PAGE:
Why Twitter resists a correction function & why it should build one anyway

It’s a question that pops up every once in a while among journalists and others: What would a useful Twitter correction tool look like?

Here at Poynter, we hosted two online chats about a Twitter correction tool a little more than a year ago. The first looked at ways journalists handle erroneous tweets, and the second examined how a Twitter correction tool/feature might work. In advance of these chats, we encouraged people to weigh in with their suggestions on Quora. I also suggested a Twitter correction feature in a previous column for Columbia Journalism Review.

Twitter has thus far been silent on the topic of corrections. None of the big Twitter apps like HootSuite or Tweetbot or the company’s own TweetDeck offer any kind of correction functionality, either. But that hasn’t stopped people from trying to come up with the right way to correct a tweet.

The latest suggestion comes from Oliver Reichenstein, a designer with Information Architects. His idea is to enable users to strikethrough the text of a mistaken tweet rather than delete it. (Canadian journalist Chris Boutet made a similar suggestion in the Quora discussion.)

I like the fact that Reichenstein’s thinking emphasizes the need to communicate about a mistake and offer context, rather than just delete it:

A missing tweet also doesn’t explain why it’s missing. Excuses might be posted after the mistake happened — but they might also never be seen. The only format that clearly states a mistake is a fat strike through. It is a strong answer to any interpretations and accusations that follow. It clearly says: “Don’t read this. This is all wrong. I take it back. I’m sorry.” Deleted tweets don’t say that — they smell like a cover-up and often make you look suspicious. And apologetic follow-up tweets don’t have the power to neutralize that screenshot of you screwing up.

He suggests the addition of a feature that offers users a “Mark as error” strikethrough option when they click to delete a tweet. First you get this menu:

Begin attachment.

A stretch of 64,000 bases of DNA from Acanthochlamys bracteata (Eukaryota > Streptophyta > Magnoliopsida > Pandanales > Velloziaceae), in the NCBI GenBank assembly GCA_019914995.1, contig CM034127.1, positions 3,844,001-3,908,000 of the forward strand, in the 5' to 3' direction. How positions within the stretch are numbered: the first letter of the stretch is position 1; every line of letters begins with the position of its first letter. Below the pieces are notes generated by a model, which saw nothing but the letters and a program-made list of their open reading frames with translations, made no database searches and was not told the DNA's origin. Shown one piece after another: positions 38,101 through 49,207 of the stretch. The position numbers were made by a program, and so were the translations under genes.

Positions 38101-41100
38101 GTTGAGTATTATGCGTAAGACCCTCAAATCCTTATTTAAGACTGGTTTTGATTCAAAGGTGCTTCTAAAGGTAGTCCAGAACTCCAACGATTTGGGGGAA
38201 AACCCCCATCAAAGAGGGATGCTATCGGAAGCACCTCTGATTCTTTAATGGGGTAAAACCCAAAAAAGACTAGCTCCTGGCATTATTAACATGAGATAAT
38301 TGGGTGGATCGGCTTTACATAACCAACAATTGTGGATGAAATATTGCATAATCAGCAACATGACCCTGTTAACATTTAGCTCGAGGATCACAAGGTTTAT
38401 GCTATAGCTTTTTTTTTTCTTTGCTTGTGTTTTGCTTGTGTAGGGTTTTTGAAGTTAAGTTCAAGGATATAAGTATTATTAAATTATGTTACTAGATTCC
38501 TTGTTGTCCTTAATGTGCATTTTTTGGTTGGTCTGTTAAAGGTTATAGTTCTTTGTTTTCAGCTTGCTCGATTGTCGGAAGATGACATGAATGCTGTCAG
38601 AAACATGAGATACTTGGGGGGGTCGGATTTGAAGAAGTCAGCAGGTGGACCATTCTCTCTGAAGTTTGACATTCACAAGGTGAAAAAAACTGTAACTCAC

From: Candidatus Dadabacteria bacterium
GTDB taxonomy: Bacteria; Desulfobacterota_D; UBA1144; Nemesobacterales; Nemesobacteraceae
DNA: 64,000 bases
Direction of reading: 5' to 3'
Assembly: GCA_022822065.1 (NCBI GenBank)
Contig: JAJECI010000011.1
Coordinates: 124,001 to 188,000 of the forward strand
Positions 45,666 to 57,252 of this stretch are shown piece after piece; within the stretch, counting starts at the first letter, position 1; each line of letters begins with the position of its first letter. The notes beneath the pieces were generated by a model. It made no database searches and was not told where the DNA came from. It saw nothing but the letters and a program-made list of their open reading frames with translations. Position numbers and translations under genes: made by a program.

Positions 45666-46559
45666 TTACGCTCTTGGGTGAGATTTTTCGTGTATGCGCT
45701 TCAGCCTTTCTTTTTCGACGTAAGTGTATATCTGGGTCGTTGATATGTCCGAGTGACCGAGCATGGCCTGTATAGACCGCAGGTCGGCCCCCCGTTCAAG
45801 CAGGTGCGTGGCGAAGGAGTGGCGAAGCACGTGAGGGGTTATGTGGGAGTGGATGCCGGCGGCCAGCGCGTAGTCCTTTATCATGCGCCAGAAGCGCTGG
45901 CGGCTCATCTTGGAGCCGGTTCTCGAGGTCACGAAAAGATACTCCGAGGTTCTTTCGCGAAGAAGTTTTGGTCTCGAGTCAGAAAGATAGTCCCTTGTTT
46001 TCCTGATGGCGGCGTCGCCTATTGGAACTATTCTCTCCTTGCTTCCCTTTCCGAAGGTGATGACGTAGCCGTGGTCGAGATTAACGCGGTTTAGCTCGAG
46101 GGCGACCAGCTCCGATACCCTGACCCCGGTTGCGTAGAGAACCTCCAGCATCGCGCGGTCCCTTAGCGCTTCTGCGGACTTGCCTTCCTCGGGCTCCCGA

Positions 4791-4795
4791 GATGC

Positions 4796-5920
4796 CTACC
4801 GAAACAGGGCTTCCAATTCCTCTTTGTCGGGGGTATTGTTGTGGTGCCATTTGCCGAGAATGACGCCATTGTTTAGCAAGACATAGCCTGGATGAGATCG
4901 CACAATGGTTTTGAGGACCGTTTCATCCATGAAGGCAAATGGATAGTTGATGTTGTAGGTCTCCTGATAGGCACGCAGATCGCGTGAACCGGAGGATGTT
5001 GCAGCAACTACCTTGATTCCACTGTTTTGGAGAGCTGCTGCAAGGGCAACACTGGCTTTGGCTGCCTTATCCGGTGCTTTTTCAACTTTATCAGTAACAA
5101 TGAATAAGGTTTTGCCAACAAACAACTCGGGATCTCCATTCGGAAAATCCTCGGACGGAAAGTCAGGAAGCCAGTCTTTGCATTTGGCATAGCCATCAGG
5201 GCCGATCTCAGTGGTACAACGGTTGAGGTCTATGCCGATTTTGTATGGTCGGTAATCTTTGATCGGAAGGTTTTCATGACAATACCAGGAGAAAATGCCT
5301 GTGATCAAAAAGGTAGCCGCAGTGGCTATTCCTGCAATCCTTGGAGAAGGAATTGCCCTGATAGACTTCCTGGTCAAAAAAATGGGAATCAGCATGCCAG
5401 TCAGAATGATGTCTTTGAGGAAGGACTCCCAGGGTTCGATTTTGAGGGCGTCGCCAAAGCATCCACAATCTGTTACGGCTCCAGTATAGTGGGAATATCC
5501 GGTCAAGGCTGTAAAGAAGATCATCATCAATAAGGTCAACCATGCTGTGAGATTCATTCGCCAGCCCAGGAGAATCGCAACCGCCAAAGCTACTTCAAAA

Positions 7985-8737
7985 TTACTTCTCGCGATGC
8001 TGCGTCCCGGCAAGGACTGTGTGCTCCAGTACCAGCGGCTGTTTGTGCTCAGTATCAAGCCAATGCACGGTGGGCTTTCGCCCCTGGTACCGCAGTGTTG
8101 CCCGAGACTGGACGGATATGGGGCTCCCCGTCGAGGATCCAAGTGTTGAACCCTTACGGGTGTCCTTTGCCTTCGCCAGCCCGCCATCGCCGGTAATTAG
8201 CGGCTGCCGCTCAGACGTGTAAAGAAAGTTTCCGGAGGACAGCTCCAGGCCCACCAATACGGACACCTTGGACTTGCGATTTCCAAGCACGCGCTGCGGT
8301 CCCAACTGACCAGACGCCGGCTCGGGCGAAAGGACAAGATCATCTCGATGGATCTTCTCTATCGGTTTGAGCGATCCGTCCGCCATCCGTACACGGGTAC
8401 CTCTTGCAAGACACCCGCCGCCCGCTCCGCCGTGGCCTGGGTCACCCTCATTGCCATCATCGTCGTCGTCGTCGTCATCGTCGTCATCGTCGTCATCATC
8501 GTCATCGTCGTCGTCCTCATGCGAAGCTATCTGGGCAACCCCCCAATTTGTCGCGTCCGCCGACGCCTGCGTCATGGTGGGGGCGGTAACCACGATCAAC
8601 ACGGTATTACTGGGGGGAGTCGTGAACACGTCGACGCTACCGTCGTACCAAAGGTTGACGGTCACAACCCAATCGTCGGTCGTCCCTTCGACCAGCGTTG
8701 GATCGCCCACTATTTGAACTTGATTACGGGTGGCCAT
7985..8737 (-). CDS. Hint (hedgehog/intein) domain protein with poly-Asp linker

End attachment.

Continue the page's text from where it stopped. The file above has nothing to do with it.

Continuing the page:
And if you select “Mark as error,” this is what happens to your tweet:

Good for the network

This proposal elicited reaction from Twitter’s creative director, Doug Bowman. So we get a sense of how at least one person at the company views the idea:

And:

Bowman has concerns about the complexity of the feature, and he raised the point that this is a niche need and therefore hard for the company to put resources into. The former point suggests we still need to refine a correction concept to come up with something easier and more obvious for users.

His second point — that a small subsection of the user base would need this — strikes me as something of a chicken-and-egg problem in that the only way for a correction feature to gain widespread use is for Twitter to get behind it and invest time and resources in development and promotion.

Twitter should seriously consider doing this because over time this initiative will increase the quality of information on its network. That’s of important value to the company and its total user base.

Yes, journalists and designers are the ones who keep talking about Twitter corrections publicly, and they are a subset of Twitter users, albeit an influential one. But everyone who uses Twitter makes mistakes. We also know that people on Twitter can suddenly and surprisingly be transformed into important sources of news based on where they happen to be at a moment in time.

Twitter should help spread the ethic of correction to as many people as possible, and give them simple tools that help stop the spread of misinformation or inaccuracies.

Twitter can help its users by finding a better way to blunt the flow of inaccurate information, while still keeping users in charge of what they tweet. It’s good for the network and for everyone who relies on it.

Journalists react

But back to those pesky journalists. Journalism.co.uk gathered some feedback about the proposed feature by contacting three editors with large news organizations. (Mashable took a similar approach.) Markham Nolan of Storyful raised a couple of interesting points: